Saturday, November 17, 2012

Liked by Many — Adored by Me

People Like UsPeople Like Us by Doug Cooper-Spencer
My rating: 5 of 5 stars

Life is nothing if not full of extremes, and at the beginning of the scale, what can beat the painful smelly business of being born? An early memory for me is white-coated men carrying tinkly trays of little bottles. Motley smells would waft along with them as they marched past. Some of those phials contained ether, and if I leaned towards them, provided the corridor draught was in my favour I’d feel my soul ascending on its path to Cloud Nine, all sweet and echoey, even if it wasn’t long before another man, this time carrying badly-stoppered phials of human waste pulled me back down to the scatole-laden vapours with a snap.

Yet no lasting enjoyment is ever truly known by ups or downs. Let’s wind the clocking forward to a time when the aromas carry a far more gentle hue, softly tinted with ochre browns and chestnut golds. Autumn is the time which greets my eyes and ears these days. The earlier tantrums are mostly over and the other kids have stopped laughing at my toilet jokes. The tang of hormones, love and crushes is making its entrance and I mopily empathise with Jane Eyre or Richardson’s girl-servant Pamela.

I mooch about in bookshops, touching and sniffing the books I can reach, and yearning for the ones I can’t. And there’s always that smell, of brown and gold and August, or the fusty waft of churches. Village bookshops were the first to arrive, then David’s in Cambridge for second-hand volumes, or even the palatial Heffers. They say it was all started by a Reverend with a loan of just fifty quid. They also say Bowes and Bowes is far better!

Then bones and muscles grew older as the books gained years and weight and before too long the reading habit declined with the burgeoning weight of paper books, only to rise again in 2010 with the birth of the Kindle — that magic grey ingot which sucked any number of books out of the ether and placed them on a screen for me to read. They whispered in feather-like and whether they were a Mills & Boone Romance or the Complete Shakespeare, they all weighed exactly the same. They all weighed nothing, that Magic Number which is both the marvel of mathematicians and refuge of the mystics. Kindles don’t really have a smell but if you were to dip a joss stick in water and light it while it’s wet, the smouldering sandal-and-cow-dung powder would give you a pleasing aroma not far off from the old leather-bound tomes, or at least they’d give an idea of what a Kindle would smell like.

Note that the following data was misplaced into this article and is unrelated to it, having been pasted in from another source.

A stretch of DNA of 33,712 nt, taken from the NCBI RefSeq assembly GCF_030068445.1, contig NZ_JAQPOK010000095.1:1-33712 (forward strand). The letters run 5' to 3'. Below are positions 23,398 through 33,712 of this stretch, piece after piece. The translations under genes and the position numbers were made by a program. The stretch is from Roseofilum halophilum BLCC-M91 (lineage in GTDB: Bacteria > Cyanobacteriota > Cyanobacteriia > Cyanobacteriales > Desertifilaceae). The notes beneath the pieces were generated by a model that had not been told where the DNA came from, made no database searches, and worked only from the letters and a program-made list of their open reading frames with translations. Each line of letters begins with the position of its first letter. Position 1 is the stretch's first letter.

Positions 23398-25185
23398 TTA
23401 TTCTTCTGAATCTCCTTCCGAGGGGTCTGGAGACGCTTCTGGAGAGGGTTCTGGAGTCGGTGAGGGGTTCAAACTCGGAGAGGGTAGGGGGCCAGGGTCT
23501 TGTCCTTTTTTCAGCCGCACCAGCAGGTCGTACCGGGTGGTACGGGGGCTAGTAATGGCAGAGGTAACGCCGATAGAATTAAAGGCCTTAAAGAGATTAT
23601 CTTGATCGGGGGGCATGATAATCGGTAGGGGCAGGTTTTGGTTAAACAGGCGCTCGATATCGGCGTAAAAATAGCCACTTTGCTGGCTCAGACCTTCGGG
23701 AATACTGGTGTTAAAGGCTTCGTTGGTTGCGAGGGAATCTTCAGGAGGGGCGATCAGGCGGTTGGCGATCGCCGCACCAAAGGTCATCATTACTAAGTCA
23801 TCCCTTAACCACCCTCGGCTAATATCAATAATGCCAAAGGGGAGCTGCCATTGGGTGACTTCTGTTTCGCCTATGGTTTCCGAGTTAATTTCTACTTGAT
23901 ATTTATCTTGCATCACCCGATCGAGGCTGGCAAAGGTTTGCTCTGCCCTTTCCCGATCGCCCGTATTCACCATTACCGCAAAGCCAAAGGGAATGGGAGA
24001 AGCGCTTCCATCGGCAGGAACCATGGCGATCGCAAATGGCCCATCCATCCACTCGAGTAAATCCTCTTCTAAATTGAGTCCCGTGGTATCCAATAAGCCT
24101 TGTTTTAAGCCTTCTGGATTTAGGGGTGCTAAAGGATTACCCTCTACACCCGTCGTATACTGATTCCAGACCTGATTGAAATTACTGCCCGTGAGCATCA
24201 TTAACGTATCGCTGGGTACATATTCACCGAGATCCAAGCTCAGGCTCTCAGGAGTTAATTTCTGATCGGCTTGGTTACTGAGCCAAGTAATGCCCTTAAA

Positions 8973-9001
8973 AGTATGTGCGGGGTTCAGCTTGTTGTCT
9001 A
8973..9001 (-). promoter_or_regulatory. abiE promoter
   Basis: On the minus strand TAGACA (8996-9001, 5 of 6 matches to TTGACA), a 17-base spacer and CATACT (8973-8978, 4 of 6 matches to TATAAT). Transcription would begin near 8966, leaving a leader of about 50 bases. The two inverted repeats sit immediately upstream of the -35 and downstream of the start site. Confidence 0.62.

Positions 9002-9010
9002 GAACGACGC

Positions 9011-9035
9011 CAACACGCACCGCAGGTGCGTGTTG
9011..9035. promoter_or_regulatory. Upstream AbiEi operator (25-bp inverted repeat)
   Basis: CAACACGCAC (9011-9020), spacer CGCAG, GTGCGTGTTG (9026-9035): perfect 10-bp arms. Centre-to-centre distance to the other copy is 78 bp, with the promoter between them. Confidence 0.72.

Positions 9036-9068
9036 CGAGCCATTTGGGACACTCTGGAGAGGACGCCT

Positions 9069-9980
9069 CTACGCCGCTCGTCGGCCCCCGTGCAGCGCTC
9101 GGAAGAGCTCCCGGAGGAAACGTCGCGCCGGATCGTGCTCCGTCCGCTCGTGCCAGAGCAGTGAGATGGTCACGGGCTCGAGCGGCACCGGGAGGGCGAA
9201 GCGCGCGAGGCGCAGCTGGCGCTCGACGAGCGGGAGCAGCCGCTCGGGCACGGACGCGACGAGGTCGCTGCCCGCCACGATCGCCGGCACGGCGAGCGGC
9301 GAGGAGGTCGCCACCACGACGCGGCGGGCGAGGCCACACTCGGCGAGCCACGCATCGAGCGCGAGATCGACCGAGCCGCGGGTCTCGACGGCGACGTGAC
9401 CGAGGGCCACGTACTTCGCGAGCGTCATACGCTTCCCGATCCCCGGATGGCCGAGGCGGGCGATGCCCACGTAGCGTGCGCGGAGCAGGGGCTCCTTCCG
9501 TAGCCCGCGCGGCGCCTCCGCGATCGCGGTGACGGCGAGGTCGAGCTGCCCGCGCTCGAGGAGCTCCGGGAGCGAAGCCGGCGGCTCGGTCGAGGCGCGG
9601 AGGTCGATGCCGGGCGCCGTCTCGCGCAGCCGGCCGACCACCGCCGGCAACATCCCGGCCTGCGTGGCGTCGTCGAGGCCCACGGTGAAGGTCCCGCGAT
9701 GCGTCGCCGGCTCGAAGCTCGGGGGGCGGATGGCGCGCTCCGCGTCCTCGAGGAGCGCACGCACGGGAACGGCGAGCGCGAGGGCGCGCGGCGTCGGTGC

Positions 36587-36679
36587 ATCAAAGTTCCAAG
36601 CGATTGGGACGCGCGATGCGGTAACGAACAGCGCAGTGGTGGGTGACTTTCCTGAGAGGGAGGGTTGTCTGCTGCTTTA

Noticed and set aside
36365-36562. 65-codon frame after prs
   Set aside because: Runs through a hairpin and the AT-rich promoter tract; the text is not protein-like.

Samples are downloaded. I take a look the publisher to see if a table of contents has been included, or whether any images are recalled. Canongate is good — but do watch out for the odd wasp in the ointment there; Icon Books — not bad; Bloomsbury — pretty safe as long as it’s not Harry Potter or other kids’ stuff—Mr Creecher was painful; Faber — not bad at all, and they’ve got a nice thick medical tap root in their soul. Gollancz: Even though they’ve lost that plain yellow dust jacket, I’m pretty much a fan, even if the new stuff does get pretty scary. If there’s no publisher, then I’m very wary indeed. Why ever not? If they’re that good, you’d’ve thought they’d’ve been picked up by now.

This was the factor which initially prevented me from purchasing This Place of Men by Doug Cooper Spencer. I felt its price was steep. Yet never have I been so pre-judgmental, never so cautious in making my purchase, and never have I been as delighted as when on that unforgettable morning I pressed the download button for this book and began to read it. I didn’t warm to it gradually, I didn’t find my protective shell of withering ice gradually softening ….what happened wasn’t even some mid-point between these extremes. For me, it was... Well let’s say that were this book a pavement and I was taking a stroll on its cover, a crack opened between the flagstones and I suddenly fell right down into the gap. I was Alice in Fiction Land, except that the roles were reversed. It was all so very real for me. The lovely Terrell with his good wife Karen and her spiteful sister Tess, their huggable kids Kenya and Abassi. Karen with her Director of Studies and the beautiful troubled student Luther — all were people I felt as if I knew. Even though they all bore their own weight, I continued to feel, on my second visit, welcome to be the invisible budgie perching on their fictional shoulders, even if the problems they were undergoing were private, painful and nothing to do with me.